Winston-Salem artist Owens Daniels has been serving as Reynolda House Museum’s art and community engagement fellow since late August. His fellowship runs until Feb. 23, 2022. On Nov. 13 and 20 he will lead a two-part creative portraiture workshop inspired by the museum’s future exhibition, Black is Beautiful. Visit Reynolda’s website for more info. Daniels has worked with TCB in the past.

What are your primary responsibilities as the art and community engagement fellow and had you worked with Reynolda House prior to this?

Well, I’ve been tasked with community engagement and Reynolda wants to reach past Reynolda Road into areas such as [Highway] 52, such as downtown Winston-Salem. The museum wants to get past this vision that Reynolda is some kind of area that very few people go to. They want more people to get engaged.

So, I’ve been working with the Big Brother and Big Sister program and other social services. I’m also working with Winston-Salem State University to coordinate internships with students. I’m trying to add more variety to the standard variety that they had. And I had been nothing but an admirer and a patron before this.

As a Black artist working at a historically white institution, what has that been like?

It has been an interesting turn of events. When I took on this fellowship, two things happened. I had to find out what expectations Reynolda had of me, and I had to figure out what expectations I had for myself.

You’re right in that Reynolda is a predominantly white institution in a white neighborhood in a white community down to even a white house. But they’re also very committed to the engagement of inviting and having offerings for other cultures as well and they want to get outside of this idea that it’s just a place that white people walk or live and they have their own life and you have yours.

Part of what I’m trying to do is look at some of the history of the museum. They used to have servants here at Reynolda at Five Row; that’s where they lived. It was not a big community like Happy Hills. It was only limited to the servants and their children that worked in Reynolda. They were all Black and it was where your cooks, where your people who worked in the stables would live.

I’m the first Black fellowship they’ve had there, so I’m very aware of the legacy of the servants that worked here and some of the perception of the Black community being here. So when I came in, I had to define what kind of relationship I’m going to have. Like instead of walking the houses as servants, I would in there as an equal. And I’m doing that by going back to getting in community engagement. I’m reaching out to predominantly minority organizations that help the Black families. It may not be a big step. but it’s something different to offer.

Daniels gives a talk at Reynolda. (photo by Aaron Canipe, Reynolda House Museum of American Art)

You’re well known in the community for your photography. You’re also giving two talks on portraiture later this month. What’s something you want people to know about photography, particularly work by Black artists?

Because of the Black is Beautiful exhibit, they approached me and asked if I would be interested in putting on two portraiture workshops. These will include how to light the Black figure — which is a little different than lighting other people — the lighting, the background, all those things. If you’ve looked at older Ebony magazines or Essence, they’re different than Vogue.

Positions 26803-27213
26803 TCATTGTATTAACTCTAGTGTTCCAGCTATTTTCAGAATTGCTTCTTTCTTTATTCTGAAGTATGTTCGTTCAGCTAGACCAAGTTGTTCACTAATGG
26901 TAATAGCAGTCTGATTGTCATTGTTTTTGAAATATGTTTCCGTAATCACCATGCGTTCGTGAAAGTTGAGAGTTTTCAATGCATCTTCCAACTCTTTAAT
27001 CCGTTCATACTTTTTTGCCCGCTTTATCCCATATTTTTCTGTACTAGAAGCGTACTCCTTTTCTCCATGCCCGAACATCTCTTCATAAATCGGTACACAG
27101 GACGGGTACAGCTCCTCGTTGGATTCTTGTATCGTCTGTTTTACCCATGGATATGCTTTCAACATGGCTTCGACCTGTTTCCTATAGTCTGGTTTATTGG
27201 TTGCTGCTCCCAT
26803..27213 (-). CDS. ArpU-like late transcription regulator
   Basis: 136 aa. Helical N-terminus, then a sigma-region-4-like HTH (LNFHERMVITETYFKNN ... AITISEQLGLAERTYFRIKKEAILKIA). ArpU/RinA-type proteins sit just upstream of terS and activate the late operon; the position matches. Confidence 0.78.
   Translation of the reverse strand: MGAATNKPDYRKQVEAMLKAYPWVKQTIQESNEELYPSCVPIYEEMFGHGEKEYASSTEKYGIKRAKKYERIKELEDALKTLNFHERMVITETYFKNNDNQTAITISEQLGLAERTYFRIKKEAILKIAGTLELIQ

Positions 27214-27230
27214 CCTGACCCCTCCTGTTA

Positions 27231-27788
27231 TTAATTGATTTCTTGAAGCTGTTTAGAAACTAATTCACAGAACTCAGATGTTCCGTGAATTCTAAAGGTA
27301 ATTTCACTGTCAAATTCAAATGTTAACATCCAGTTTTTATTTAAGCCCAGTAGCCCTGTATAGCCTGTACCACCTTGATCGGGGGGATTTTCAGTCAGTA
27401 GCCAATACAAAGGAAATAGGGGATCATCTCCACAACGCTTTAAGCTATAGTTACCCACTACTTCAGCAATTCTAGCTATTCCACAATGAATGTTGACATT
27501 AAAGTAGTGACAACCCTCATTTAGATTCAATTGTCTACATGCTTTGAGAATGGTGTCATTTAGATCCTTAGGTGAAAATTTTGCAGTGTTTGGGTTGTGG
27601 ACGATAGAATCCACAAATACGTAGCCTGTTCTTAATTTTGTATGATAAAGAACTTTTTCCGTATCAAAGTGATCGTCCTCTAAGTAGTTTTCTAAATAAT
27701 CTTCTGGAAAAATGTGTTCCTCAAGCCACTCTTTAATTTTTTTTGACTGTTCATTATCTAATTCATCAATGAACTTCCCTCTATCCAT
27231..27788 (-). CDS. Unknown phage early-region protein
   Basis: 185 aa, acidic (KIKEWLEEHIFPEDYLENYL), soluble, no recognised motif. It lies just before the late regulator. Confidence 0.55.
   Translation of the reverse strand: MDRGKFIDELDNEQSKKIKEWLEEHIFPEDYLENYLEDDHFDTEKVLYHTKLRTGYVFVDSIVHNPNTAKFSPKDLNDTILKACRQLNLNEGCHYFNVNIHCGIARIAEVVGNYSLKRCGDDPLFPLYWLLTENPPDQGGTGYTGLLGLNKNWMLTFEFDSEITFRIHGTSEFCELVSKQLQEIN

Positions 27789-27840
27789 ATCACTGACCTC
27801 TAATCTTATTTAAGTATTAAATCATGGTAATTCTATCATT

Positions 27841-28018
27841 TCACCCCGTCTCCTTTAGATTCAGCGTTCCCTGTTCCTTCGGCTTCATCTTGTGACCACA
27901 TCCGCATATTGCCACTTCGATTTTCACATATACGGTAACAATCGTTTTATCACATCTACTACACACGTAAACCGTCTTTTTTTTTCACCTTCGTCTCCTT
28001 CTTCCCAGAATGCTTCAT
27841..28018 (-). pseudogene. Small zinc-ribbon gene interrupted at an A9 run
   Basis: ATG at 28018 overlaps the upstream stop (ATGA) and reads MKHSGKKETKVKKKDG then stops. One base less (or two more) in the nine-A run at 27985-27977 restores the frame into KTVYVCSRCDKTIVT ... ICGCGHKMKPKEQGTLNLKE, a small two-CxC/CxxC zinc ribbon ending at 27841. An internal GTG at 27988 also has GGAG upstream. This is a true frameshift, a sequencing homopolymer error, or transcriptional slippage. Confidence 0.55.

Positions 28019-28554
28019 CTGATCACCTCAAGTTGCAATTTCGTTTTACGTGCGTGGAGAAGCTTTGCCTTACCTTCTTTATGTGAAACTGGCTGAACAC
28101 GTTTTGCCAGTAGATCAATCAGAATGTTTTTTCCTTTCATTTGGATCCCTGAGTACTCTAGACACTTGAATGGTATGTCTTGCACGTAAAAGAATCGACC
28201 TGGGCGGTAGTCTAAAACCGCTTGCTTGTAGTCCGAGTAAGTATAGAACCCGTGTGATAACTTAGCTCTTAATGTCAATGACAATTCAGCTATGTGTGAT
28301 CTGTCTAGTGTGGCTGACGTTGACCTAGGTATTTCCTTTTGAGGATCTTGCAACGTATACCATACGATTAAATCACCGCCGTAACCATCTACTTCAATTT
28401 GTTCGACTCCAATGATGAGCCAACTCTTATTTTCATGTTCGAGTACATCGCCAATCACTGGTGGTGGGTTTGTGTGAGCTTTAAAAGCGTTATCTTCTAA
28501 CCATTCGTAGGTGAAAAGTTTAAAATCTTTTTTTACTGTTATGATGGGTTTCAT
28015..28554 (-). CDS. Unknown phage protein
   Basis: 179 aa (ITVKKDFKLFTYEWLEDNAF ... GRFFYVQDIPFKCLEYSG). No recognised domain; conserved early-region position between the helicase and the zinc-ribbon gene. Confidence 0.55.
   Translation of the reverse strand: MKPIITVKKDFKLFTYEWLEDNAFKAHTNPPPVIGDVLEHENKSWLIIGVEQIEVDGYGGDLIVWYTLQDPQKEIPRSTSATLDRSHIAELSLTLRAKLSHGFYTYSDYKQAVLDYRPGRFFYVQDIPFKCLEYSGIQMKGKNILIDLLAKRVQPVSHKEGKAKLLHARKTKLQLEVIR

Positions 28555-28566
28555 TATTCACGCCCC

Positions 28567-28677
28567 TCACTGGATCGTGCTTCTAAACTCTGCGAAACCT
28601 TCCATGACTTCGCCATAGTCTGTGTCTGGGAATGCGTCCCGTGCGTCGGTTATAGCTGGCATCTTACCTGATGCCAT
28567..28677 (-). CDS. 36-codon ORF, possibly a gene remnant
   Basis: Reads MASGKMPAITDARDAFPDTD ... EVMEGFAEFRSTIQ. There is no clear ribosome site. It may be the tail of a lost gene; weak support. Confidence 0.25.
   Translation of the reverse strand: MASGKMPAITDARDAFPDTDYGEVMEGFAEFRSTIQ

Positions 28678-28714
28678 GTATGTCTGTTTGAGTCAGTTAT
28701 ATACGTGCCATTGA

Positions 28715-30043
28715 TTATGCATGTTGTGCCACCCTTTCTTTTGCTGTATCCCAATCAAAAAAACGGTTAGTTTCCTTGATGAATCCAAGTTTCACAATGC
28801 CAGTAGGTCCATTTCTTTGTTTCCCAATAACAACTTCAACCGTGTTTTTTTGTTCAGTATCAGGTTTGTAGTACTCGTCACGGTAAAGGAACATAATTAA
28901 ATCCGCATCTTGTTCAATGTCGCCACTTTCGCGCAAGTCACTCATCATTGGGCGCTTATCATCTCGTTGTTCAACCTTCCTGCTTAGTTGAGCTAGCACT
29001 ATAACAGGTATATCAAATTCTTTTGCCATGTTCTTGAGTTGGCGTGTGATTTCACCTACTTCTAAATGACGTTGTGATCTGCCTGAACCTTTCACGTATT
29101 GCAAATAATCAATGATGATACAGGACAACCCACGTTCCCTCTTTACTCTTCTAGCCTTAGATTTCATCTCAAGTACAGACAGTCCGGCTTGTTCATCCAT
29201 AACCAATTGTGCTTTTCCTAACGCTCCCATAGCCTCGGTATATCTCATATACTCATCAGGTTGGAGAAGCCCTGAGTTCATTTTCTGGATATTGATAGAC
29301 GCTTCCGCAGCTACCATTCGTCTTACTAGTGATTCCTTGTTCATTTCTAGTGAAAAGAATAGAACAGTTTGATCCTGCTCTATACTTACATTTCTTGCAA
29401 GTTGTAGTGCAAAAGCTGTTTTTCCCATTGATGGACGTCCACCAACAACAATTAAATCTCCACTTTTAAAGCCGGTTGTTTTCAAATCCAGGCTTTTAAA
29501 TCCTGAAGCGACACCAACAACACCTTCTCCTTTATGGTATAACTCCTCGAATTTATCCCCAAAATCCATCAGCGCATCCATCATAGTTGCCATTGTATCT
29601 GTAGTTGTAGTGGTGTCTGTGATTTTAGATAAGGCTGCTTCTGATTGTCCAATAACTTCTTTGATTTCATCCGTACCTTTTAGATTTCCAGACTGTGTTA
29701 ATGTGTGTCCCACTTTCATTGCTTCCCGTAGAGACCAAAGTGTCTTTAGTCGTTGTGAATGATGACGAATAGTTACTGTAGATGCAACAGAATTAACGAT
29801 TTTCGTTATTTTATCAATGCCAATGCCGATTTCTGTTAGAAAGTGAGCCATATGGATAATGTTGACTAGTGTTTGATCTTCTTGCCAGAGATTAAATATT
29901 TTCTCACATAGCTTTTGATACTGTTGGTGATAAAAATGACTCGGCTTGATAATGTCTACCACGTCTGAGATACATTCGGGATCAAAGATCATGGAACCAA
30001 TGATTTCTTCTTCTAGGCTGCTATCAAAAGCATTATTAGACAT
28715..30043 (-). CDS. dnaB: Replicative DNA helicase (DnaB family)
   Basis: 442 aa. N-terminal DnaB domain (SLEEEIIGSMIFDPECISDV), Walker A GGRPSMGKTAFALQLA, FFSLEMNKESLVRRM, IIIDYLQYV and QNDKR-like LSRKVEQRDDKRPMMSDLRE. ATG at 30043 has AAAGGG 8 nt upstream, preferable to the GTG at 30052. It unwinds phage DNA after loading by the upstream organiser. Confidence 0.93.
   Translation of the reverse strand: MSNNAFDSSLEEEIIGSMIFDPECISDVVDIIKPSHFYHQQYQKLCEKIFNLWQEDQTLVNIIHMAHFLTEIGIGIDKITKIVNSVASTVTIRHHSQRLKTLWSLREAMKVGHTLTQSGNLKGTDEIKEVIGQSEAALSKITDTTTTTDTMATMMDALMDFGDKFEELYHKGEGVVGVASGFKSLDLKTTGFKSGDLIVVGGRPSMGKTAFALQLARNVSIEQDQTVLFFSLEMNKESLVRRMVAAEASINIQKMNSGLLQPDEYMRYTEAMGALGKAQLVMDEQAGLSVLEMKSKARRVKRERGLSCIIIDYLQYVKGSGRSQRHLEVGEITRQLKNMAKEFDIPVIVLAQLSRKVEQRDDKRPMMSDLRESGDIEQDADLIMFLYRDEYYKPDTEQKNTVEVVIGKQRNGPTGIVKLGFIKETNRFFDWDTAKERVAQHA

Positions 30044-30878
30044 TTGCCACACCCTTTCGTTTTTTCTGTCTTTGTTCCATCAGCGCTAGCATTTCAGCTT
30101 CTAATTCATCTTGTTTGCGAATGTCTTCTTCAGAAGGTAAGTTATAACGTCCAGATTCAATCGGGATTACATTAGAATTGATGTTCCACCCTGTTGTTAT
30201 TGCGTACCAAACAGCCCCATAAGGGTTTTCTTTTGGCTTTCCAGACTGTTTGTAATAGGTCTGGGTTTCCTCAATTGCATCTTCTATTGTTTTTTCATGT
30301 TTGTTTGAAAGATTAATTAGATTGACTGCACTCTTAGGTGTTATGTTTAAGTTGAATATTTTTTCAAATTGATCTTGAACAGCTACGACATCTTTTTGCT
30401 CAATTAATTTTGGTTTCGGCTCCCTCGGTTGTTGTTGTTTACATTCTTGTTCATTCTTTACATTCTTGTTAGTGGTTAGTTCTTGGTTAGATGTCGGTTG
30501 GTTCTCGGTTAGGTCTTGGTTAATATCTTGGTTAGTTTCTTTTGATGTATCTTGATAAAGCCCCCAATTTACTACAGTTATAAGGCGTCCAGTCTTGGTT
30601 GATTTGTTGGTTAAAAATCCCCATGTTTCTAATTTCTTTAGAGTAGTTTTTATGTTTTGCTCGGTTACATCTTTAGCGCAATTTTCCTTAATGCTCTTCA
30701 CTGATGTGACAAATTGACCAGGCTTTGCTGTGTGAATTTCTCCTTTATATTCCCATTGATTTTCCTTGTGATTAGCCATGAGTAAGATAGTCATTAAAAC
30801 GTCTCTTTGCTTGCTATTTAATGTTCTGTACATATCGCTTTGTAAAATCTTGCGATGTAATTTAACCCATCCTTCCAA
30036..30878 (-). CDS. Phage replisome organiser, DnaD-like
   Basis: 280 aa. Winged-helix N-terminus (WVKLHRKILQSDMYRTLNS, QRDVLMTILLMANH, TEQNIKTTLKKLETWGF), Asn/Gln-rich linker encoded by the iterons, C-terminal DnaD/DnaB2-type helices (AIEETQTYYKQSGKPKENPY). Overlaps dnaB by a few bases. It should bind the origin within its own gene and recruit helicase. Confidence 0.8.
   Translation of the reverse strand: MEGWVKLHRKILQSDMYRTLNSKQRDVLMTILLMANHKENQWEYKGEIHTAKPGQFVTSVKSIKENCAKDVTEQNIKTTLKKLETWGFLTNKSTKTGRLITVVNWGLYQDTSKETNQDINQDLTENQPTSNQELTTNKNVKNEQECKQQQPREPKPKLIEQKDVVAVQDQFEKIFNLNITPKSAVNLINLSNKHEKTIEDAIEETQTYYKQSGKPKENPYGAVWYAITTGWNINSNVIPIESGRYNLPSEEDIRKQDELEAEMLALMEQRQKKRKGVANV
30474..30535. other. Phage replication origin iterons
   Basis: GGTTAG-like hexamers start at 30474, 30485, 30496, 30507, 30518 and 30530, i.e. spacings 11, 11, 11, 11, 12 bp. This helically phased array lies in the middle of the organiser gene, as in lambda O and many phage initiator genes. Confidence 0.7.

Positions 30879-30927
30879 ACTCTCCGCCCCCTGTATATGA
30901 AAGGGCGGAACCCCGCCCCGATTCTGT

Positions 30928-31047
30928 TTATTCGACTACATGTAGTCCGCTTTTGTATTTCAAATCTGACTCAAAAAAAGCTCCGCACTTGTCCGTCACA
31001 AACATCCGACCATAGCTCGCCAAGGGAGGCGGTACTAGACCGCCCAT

That’s because the Black figure being black, we absorb light and the tendency that I’ve seen with not understanding the different tones is to overlight, to expose our skin and overexpose it. Then the subtle differences that you would see in our skin tones is totally erased.

I’ve seen people be overprocessed so we look almost plastic, like we’re models. That’s what I want to get away from. It’s about How do you make black people look beautiful? Well, you light them correctly and then you post-process them correctly and pose them differently too.

Ever since the events last year when Breonna Taylor and George Floyd were killed, institutions have been working to be more inclusive. Have you seen that in the Winston-Salem art scene?

The art scene including at Reynolda hasn’t changed that much to that degree. There just has not been a lot from the Black community coming forward to present themselves in a measurable way. The artists are there, but they’re not coming forward in a way to form a movement like cubism is a movement.

However, I’ve seen organizations like SECCA and Reynolda taking that first step forward to say, ‘Hey, if you’re willing to take that step towards me, we’re willing to take that step towards you.’ But we need more people taking that first step, and that’s where people like me come forward so I can make those connections.

What are some future plans for your work?

I’m envisioning myself doing more installation work. I’m interested in the COVID vaccine and the Black community’s reaction to that and why we have the lowest vaccine rate and what does that look like visually.

I want to do a large exhibition of Black people with a mask getting their shot and having them tell that story. Asking them, ‘Why do you feel this way?’ or, ‘Why don’t you want your kid to get vaccinated?’ or, ‘Why do you?’

It’s about this thing about the fear and why we have this fear and I want to do something visual, to create something from an artist perspective.

All of these stories from Tuskegee have been passed along to us for generations and that fear is dominant, particularly in Black men. So I want that conversation a little more out in the open so you can air out your laundry; I think that would be really helpful for us.

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